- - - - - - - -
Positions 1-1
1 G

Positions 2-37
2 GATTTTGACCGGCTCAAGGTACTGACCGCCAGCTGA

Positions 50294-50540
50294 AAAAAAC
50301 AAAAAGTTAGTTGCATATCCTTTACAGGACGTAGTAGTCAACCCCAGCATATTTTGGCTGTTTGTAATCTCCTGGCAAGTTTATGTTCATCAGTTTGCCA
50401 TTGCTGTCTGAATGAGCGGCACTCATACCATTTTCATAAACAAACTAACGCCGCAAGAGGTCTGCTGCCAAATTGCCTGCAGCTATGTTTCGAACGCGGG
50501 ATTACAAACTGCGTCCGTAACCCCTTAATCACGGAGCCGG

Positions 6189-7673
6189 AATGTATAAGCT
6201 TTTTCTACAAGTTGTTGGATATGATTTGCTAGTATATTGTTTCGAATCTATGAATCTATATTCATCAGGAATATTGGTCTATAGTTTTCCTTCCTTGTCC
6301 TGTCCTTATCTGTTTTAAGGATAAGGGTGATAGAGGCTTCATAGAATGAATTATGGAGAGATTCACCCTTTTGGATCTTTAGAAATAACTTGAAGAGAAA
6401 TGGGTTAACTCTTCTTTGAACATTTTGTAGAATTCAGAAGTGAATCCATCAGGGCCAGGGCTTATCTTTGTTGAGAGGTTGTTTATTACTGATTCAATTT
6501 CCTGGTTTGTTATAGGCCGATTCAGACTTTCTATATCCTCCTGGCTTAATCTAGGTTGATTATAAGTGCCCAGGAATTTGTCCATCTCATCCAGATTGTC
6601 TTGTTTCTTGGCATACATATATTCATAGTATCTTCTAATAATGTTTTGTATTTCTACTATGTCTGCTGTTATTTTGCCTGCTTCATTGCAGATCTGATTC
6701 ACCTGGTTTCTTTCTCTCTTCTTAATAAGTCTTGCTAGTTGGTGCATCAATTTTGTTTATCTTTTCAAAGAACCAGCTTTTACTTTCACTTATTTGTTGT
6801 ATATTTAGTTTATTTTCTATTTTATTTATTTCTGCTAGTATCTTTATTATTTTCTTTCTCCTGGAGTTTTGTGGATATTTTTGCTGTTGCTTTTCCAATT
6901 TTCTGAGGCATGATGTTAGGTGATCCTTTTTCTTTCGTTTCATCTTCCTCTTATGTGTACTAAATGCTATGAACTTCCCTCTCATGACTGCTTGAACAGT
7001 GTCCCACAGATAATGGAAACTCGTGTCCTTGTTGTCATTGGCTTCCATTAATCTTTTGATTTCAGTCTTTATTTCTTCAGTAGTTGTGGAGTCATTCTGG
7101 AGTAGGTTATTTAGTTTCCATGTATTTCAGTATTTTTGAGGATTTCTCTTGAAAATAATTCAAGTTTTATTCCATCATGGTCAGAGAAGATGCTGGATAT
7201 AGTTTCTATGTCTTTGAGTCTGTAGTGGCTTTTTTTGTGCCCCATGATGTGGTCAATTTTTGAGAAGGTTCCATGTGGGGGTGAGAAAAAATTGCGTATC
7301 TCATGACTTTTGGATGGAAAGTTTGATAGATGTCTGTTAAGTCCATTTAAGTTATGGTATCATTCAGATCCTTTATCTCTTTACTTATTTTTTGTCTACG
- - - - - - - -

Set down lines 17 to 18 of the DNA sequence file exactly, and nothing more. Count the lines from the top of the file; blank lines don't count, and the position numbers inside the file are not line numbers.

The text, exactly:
6701 ACCTGGTTTCTTTCTCTCTTCTTAATAAGTCTTGCTAGTTGGTGCATCAATTTTGTTTATCTTTTCAAAGAACCAGCTTTTACTTTCACTTATTTGTTGT
6801 ATATTTAGTTTATTTTCTATTTTATTTATTTCTGCTAGTATCTTTATTATTTTCTTTCTCCTGGAGTTTTGTGGATATTTTTGCTGTTGCTTTTCCAATT